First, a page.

Five Levers of Social Change

Practical Advice Series: Five basic “levers,” or strategies, to help businesses or nonprofits achieve social change.

This is the last in a series on the five drivers of social change. Here, we look at the role of disruptive technology.

In recent years, few advances have done more to spur the process of social change than the development of new technologies. But what is perhaps most fascinating about these advances is that even the smallest evolution can have lasting effects. Take, for example, the extraordinary ability of digital technology to connect individuals and help them share information.

In San Francisco, the fire department came up with a brilliant web application that is literally saving lives. The Local Lifesavers App is designed to alert CPR-certified technicians when there’s a local emergency. The technology works by tracking the location of each technician via their smartphone’s GPS; when an operator/dispatcher logs a 911 call, nearby people who know CPR and are part of the program receive the exact location of the emergency, as well as the location of nearby defibrillators. The technology allows people with basic emergency training to respond quickly—even before an EMT team arrives—and when seconds count, this app can make all the difference.

New Yorkers will be familiar with another example: the MTA App Quest. This government-funded program challenges app developers to improve the experience of the 8.5 million New Yorkers who rely on public transit daily. The recent grand prize winner, Embark, is an interactive program that provides users with directions, as well as a step-by-step guide (based on user preferences) that details train schedules and delays, uses GPS mapping, and identifies places to stop for coffee on the way—all accessible underground.

Sometimes these sorts of information-sharing advances can connect people who live thousands of miles apart but who have similar needs, interests, or priorities. One of the more transformative recent examples of this is the It Gets Better Project, started by advice columnist and activist Dan Savage. During the summer and fall of 2010, a number of teenagers who had been targets of homophobic bullying committed suicide. Savage saw an urgent need to bring attention to the growing bullying epidemic directed at gay and lesbian teens. He created a video where he and his partner, Terry, talked about their own terrifying experience of being bullied as children—and more importantly, how they were able to move beyond on and discover that their lives would in fact get better. Not long afterward, celebrities, politicians, and ordinary citizens began making their own videos, describing their own experiences, and encouraging others to not give up hope about the future.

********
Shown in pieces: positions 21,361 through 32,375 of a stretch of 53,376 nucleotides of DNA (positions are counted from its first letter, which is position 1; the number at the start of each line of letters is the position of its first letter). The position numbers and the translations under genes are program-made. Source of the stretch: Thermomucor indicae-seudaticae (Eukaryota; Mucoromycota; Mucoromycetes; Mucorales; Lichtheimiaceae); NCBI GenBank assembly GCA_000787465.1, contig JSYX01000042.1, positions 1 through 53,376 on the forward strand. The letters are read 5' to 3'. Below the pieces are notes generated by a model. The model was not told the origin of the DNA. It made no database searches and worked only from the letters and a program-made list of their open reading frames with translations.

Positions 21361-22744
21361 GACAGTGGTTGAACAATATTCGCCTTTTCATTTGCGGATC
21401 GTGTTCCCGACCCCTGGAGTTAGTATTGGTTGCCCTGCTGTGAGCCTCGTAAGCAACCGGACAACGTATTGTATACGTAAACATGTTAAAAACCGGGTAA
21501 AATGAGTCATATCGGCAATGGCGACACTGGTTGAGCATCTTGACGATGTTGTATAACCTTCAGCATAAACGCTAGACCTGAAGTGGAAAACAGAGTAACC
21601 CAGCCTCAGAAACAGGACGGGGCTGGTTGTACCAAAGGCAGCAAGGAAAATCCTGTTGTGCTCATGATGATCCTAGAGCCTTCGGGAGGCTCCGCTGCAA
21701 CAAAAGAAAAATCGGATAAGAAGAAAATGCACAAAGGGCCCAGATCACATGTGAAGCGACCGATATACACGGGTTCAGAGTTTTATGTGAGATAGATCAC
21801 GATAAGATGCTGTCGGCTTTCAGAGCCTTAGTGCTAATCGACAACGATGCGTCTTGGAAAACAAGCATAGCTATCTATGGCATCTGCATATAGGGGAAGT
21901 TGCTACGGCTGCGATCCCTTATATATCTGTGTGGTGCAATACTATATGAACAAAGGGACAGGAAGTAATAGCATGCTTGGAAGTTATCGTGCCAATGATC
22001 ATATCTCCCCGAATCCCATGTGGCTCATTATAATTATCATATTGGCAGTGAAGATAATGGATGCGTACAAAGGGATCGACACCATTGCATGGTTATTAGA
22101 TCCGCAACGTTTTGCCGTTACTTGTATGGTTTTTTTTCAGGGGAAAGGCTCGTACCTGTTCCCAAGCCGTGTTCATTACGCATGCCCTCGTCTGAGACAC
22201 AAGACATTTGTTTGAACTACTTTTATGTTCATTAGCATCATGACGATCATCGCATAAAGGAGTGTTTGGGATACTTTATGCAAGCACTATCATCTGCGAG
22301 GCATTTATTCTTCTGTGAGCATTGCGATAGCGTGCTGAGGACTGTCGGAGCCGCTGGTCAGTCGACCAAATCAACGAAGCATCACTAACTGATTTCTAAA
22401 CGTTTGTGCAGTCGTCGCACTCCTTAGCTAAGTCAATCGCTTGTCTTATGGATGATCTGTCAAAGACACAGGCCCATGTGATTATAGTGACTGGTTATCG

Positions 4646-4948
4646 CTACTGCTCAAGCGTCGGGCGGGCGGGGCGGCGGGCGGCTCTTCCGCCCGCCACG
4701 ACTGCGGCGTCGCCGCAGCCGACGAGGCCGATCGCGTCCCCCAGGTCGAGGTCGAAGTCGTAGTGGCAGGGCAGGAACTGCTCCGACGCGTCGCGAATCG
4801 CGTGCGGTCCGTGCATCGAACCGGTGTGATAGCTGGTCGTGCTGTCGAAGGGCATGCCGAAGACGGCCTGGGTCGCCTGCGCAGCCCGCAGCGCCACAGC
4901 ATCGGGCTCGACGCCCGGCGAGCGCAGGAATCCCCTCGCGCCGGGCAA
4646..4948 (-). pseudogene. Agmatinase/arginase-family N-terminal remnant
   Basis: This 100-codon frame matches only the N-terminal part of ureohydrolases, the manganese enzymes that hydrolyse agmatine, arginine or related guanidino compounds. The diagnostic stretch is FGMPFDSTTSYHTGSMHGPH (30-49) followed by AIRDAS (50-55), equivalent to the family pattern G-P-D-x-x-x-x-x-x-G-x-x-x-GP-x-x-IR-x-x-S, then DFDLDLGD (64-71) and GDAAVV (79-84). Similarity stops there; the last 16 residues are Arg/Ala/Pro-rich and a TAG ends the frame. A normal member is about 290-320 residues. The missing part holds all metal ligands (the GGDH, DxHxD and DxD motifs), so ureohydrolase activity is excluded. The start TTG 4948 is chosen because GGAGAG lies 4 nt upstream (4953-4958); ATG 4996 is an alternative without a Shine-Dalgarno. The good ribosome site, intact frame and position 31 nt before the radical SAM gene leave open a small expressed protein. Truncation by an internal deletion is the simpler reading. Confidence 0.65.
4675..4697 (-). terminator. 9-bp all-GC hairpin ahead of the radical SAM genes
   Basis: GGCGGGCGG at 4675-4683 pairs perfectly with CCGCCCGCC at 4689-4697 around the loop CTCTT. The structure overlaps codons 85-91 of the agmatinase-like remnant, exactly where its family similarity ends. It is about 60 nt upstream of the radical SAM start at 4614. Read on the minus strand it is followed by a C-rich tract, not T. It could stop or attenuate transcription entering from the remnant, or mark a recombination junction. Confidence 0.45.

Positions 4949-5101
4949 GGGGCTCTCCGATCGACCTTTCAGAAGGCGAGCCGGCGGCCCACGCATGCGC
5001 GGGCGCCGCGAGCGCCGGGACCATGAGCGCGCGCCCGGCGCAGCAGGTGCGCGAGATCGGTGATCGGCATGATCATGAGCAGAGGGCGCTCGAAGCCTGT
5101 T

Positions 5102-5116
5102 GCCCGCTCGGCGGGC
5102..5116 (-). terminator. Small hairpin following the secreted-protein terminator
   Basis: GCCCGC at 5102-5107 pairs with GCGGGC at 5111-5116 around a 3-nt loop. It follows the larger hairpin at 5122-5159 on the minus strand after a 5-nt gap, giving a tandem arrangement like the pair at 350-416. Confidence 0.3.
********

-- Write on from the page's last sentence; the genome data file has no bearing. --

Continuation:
Savage’s effort put a spotlight on an issue that was often quietly acknowledged but rarely discussed in public—and it’s precisely this sort of attention that can foster larger social changes. Savage relied on established technology—YouTube, Facebook, and other social media sites—to speak directly to young people. As he noted in an interview right after launching the project, “High schools don’t bring me in, and those are the ages that young gay people are committing suicide. Because of technology, we don’t need to wait for an invitation anymore to speak to these kids. We can speak to them directly.”

Conclusion: Putting the Five Levers to Work

In Switch: How to Change Things When Change Is Hard, authors Dan and Chip Heath suggest that the best way to create change is to shape the path—remove ambiguity so that people can take action and feel confident that their efforts will yield results.

 

The “five levers for social change” I’ve laid out in this series can help shape the path for any individual, organization, or government to create change. It clearly lays out the only five strategies that we at Taproot know work.

Here’s a framework for getting started:

First, define the desired change you want to make in the community, nation, or world, whether it’s increasing the percentage of K-12 students with access to healthy school lunches, decreasing the smoking rate in New York City, cutting the response rate for emergency services in San Francisco, or decreasing suicide rates for gay teens.

Second, understand the ecosystem of the issue. Is the issue framed in an actionable way for the community? Are there existing bright spots that you can use as models? Does the public support the change? What role do the government and companies play supporting the status quo or supporting change? Is there a potential technology that could shift the understanding of what is possible?

The third step is to identify which of the levers you need to address the issues, given what you understand of the ecosystem. Most issues require multiple levers and in some cases, you will need to use all five.

Next, identify the partners you need to create the change (local government, philanthropy, community groups, business, etc.). Who do you need to engage to activate each lever? How do you bring them all to the table behind your vision?

Then get started and begin to pull the levers—applying pressure while exercising a great deal of humility and patience. Social change is hard to accomplish. Focus your efforts in the right areas and make the greatest possible use of your energy.

Read more stories by Aaron Hurst.

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